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Tuesday, December 13, 2005

Chávez Saves Christmas?

I received an email earlier this week that had a message something like this:
Looking for an easy way to protest Bush foreign policy week after week? And an easy way to help alleviate global poverty? Buy your gasoline at Citgo stations.

And tell your friends.

Of the top oil producing countries in the world, only one is a democracy with a president who was elected on a platform of using his nation's oil revenue to benefit the poor. The country is Venezuela. The President is Hugo Chavez. Call him "the Anti-Bush."

Citgo is a U.S. refining and marketing firm that is a wholly owned subsidiary of Venezuela's state-owned oil company. Money you pay to Citgo goes primarily to Venezuela -- not Saudi Arabia or the Middle East. There are 14,000 Citgo gas stations in the US.
Scholars have been looking at the relationship between oil and democracy for some time. Whether you study the Middle Eastern suppliers, Nigeria, Central Asia, Russia, or Texas, you know that oil can badly distort politics and undermine democracy.

Indeed, Michael L. Ross had an interesting article on this precise topic in the prestigious academic journal World Politics called, "Does Oil Hinder Democracy," April 2001. He found that oil does hinder democratization (p. 356):
the oil-impedes-democracy claim is both valid and statistically robust; in other words, oil does hurt democracy. Moreover, oil does greater damage to democracy in poor states than in rich ones...Oil wealth has probably made democratization harder in states like Indonesia, Malaysia, Mexico, and Nigeria; it may well have the same affect on the oil-rich states of Central Asia.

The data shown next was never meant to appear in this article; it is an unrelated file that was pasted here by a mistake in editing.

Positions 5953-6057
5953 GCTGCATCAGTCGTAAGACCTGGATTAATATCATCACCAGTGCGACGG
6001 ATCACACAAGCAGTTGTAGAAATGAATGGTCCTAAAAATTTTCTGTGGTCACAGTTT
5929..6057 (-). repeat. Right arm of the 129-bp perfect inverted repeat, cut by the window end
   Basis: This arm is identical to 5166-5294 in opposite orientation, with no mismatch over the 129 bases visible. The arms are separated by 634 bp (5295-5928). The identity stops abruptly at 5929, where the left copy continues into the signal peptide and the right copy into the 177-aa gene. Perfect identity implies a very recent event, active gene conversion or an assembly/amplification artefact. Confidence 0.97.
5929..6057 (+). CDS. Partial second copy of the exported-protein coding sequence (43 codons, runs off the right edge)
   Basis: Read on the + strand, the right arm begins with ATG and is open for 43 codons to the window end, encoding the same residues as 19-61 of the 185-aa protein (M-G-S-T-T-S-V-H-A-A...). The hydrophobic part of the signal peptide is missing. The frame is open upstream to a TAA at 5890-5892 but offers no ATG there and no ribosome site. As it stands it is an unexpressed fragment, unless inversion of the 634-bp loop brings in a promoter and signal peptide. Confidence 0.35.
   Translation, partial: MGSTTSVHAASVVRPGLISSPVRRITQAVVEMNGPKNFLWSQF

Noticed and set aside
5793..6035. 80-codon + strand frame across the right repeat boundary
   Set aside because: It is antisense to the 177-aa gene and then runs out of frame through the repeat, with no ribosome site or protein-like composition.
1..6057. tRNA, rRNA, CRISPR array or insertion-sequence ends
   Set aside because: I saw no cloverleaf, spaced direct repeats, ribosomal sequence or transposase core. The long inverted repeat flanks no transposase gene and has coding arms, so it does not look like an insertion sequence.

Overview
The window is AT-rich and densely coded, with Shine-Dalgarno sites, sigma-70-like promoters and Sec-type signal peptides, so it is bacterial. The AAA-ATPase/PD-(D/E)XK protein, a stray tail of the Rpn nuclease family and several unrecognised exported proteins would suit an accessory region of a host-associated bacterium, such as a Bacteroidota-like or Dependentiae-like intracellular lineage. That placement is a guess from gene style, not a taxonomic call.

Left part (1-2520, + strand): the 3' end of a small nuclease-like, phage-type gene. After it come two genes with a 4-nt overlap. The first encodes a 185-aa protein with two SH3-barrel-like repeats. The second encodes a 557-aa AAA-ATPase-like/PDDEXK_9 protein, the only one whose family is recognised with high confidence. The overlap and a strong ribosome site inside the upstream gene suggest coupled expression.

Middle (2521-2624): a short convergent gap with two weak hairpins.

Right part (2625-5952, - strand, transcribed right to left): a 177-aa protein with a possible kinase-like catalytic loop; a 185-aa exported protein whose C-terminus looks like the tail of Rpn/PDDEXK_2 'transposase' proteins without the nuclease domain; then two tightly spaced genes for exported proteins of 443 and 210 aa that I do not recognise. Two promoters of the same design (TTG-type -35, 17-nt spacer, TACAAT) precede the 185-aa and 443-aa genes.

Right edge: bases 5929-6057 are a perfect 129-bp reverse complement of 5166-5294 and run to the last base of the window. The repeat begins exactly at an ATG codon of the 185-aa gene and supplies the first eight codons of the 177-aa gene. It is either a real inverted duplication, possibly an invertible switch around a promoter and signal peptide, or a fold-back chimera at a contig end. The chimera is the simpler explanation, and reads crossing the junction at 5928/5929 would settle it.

Norway and the UK are notable exceptions, but their populations aren't poor.

Ross continues (p. 356-7):
there is at least tentative support for three causal mechanisms that link oil and authoritarianism: a rentier effect, through which governments use low tax rates and high spending to dampen pressures for democracy; a repression effect, by which governments build up their internal security forces to ward off democratic pressures; and a modernization effect, in which the failure of the population to move into industrial and service sector jobs renders them less likely to push for democracy.
Anecdotally, even the Vice President recognizes the problem.
At a 1996 energy conference in New Orleans, Dick Cheney, then CEO of Halliburton said, "The problem is that the good Lord didn't see fit to put oil and gas reserves where there are democratic governments."
Thus, Venezuela and Citgo are a truly interesting case, especially given that Venezuela is in the Global South.

In addition to these points, Citgo recently announced that it is sending discount heating oil to poor people in Boston (a famous Citgo sign is readable from inside Fenway Park), worth $14 million, and New York, for up to a 40% savings.
"This is a humanitarian gesture on the part of the Venezuelan people to our neighbors in need." ...The program "is consistent with our outreach to other countries in the Americas, using our oil to assist in economic development and regional integration," [Venezuelan Ambassador to the U.S. Bernardo] Alvarez said. "We are all Americans."
Before winter is over, other US cities may also receive discount oil from Citgo.

Here's the Bush administration spin:
U.S. Energy Secretary Sam Bodman offered a similar response to questions about the program.

“We’re for corporate philanthropy, and if that is what he (Chávez) chooses to do, we’re certainly not going to argue with him,” Bodman told reporters Thursday.
This is mealy-mouthed.

Venezuelan President Hugo Chávez just saved Christmas.

Someone should alert Bill O'Reilly.

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